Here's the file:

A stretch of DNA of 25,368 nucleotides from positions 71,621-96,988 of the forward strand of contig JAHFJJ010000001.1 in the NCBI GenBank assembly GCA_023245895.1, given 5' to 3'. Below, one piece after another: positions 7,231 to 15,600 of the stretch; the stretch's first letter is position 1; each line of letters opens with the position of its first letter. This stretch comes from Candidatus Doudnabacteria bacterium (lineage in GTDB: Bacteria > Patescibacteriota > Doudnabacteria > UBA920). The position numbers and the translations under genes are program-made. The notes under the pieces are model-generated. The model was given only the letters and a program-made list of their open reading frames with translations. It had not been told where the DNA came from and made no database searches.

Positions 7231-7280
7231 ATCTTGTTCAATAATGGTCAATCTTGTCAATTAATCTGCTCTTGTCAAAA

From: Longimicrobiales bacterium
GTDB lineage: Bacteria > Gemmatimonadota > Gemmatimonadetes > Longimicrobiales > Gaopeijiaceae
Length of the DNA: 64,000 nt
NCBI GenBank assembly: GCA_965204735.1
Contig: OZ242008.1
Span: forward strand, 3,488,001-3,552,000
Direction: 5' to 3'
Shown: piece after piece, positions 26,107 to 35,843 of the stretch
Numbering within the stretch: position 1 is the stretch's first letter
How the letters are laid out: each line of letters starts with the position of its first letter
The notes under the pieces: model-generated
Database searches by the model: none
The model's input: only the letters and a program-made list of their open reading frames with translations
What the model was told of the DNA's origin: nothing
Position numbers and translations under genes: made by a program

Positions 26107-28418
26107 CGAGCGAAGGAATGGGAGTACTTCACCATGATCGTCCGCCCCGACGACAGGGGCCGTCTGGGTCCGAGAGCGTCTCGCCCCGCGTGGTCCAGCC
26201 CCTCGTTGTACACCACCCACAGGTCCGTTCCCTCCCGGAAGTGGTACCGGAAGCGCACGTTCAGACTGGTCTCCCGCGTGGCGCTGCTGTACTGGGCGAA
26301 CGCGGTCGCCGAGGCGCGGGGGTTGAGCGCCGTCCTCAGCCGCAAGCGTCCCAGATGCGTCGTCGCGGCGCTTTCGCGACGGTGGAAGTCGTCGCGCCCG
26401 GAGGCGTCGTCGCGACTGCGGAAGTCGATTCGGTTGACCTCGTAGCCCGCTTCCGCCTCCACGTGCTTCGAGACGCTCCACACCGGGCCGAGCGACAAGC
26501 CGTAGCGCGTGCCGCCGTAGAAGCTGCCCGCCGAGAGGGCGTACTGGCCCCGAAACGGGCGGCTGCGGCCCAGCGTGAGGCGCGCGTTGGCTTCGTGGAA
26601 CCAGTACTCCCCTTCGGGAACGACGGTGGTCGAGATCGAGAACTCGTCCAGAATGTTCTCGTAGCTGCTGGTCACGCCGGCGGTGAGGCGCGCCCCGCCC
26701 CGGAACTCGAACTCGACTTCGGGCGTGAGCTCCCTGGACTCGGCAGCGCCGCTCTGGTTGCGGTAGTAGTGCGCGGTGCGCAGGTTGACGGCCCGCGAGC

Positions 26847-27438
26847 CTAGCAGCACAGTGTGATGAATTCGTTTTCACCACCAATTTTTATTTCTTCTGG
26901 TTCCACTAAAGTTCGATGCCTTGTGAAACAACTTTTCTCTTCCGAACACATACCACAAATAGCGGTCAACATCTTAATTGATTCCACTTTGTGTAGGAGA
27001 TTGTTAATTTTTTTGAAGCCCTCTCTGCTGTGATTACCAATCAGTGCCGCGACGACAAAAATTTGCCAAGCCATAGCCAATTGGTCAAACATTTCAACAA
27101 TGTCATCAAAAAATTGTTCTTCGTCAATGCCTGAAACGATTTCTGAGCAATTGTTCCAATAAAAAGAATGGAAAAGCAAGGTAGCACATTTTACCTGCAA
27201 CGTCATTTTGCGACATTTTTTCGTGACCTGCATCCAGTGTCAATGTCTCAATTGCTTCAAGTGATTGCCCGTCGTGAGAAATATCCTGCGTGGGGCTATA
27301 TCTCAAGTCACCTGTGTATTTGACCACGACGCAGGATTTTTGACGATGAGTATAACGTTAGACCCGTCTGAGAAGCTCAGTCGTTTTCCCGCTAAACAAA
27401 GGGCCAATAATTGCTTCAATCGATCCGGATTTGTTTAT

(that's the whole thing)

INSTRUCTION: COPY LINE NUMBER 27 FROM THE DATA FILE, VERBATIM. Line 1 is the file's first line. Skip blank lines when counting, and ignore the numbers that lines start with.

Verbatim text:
Positions 26847-27438